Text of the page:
Charlie Danielson is fighting to save his career.
The Osceola native and former four-time All-American at the University of Illinois is doing everything in his power to get back on track, to pick up where he left off this summer, when he played with Phil Mickelson on the weekend of the U.S. Open, had a chance to win the Barracuda Open on a sponsor’s exemption and qualified for the Korn Ferry Tour finals with a PGA Tour card on the line.
It’s not a swing change that set him back, or a balky putter.
It’s his left knee.
Danielson missed the entire 2018 season while recovering from knee surgery, in which Dr. William Pennington of the Orthopedic Institute of Wisconsin performed ligament reconstruction to repair two holes in his meniscus. He’s had problems with the knee going all the way back to middle school, when it was twice repaired surgically.
Late this summer, the pain flared up again. He’d qualified for the Korn Ferry Tour finals by finishing 14th in PGA Tour non-member earnings ($223,748 in just four starts), but had to withdraw from two of the three events, including the Korn Ferry Tour Championship after an opening 78.
Talk about bad timing. Danielson, 25, was on the verge of potentially playing his way onto the PGA Tour and now he’s back to square one.
“My morale is OK,” he said in a telephone interview with Wisconsin.golf. “I haven’t been 100 percent in over two years now and obviously that’s taking a toll on me. I was able to play a great summer of golf and I still wasn’t 100 percent but I at least could make some swings and kind of chip it around.
“Right when I had the best opportunity to get my PGA Tour card, unfortunately, my knee problems came back. I’m just trying to stay as positive and optimistic as I can and trust that there’s a reason that this is happening to me and for it to be happening at this time. I’m trying to fight through the adversity and be as positive as I can.”
The problem is, he’s running out of options. An MRI revealed that his cartilage is deteriorating and his knee is arthritic. It’s not a good situation for a 6-foot-5 golfer who generates tremendous swing speed and posts onto his left side.
Ten weeks ago, Danielson had stem cell injections in the knee and earlier this week he had a platelet-rich plasma (PRP) injection in the hope that it will speed the recovery process. He’s undergoing physical therapy in Hudson, near his hometown, and flying to Scottsdale, Ariz., for ARP (Accelerated Recovery Performance) Wave neuro therapy to “wake up” the muscles surrounding the knee.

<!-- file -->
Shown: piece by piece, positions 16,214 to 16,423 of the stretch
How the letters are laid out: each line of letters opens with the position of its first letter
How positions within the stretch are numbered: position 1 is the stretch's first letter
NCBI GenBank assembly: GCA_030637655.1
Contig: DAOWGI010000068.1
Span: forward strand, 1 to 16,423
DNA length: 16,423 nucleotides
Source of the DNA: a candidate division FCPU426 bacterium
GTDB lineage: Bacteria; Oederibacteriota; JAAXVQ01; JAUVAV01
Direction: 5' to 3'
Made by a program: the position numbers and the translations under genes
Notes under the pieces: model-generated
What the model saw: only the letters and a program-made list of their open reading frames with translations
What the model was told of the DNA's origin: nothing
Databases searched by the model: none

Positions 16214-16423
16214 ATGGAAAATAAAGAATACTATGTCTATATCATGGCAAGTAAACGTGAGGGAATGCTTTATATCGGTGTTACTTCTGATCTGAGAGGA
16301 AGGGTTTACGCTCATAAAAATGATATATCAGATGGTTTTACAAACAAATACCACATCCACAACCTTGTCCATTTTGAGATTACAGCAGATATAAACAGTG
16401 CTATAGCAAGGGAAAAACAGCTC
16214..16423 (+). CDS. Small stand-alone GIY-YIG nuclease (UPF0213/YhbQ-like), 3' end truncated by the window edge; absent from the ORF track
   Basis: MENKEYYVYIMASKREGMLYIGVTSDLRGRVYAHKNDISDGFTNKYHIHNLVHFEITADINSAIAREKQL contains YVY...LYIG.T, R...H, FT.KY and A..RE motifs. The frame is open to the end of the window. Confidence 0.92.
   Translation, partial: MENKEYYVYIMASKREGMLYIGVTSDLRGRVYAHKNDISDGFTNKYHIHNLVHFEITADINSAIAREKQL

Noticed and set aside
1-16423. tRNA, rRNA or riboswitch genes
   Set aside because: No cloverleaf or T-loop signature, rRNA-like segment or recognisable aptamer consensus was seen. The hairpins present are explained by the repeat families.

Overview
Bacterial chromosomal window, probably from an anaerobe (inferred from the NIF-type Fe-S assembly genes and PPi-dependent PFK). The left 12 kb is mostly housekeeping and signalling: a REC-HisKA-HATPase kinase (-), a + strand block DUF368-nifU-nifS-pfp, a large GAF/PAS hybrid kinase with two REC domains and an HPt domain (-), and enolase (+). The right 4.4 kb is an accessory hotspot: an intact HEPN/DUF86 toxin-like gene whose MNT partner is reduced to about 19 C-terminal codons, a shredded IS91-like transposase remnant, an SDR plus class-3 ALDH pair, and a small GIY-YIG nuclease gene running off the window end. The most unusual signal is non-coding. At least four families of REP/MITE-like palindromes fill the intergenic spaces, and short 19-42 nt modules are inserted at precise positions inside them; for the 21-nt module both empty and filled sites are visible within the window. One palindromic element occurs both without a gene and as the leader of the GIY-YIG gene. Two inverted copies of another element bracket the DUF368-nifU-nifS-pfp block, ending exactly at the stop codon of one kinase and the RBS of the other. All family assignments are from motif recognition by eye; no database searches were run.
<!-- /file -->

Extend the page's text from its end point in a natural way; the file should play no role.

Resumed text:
In essence, it’s a last-ditch effort to eliminate or at least minimize the pain and gain enough function in his knee so that he can play golf at the highest level. So far, Danielson hasn’t noticed much difference, but stem cell therapy can take months before a patient feels significantly better.
“They expect me to at least be feeling some sort of relief in the next four weeks, which would kind of put me at the 3½-month mark after the stem cell,” Danielson said. “If I could get out and start hitting balls by January 1st that would be amazing.
"It’s kind of just up to my knee. It’s a waiting game right now. I just have to trust this whole process and trust that I’m going to continue to get better, or there’s going to be a solution.”
Even at less than 100 percent, Danielson had a terrific summer. He made the cut with two shots to spare at the U.S. Open and was paired with Mickelson in the third round at Pebble Beach. He tied for 15th in the 3M Open in Blaine, Minn., just an hour from Osceola. And in July, in the Barracuda Championship, which uses the modified Stableford scoring system, he was in contention on Sunday until bogeys on Nos. 16 and 18 dropped him into a tie for seventh.
Because he finished inside the top 200 in PGA Tour earnings as a non-member, he has status on the Korn Ferry Tour in 2020. The tour kicks off with two tournaments in the Bahamas in January, then goes to Panama and Colombia. The first domestic event is the LECOM Suncoast Classic, Feb. 13-16 in Lakewood Ranch, Fla.
At this point, Danielson has no idea when he’ll be ready to compete.
“I wish I could say I’m going to be 100 percent within the next few months,” he said. “But I’ve been hoping that for the past two years. I’ve continued to seek all my options and do my due diligence and continue to work as hard as I can to get healthy. But, unfortunately, it hasn’t come yet.
“Kind of the big picture is believing this is happening for a reason, whether that means my knee is going to get to 100 percent and I can get back out there and have a successful 2020 on the Korn Ferry Tour or whether it’s continuing to seek my options and at some point maybe look at other career paths. We’re not to that point yet. I’m going to continue to do all I can to get back on the course.”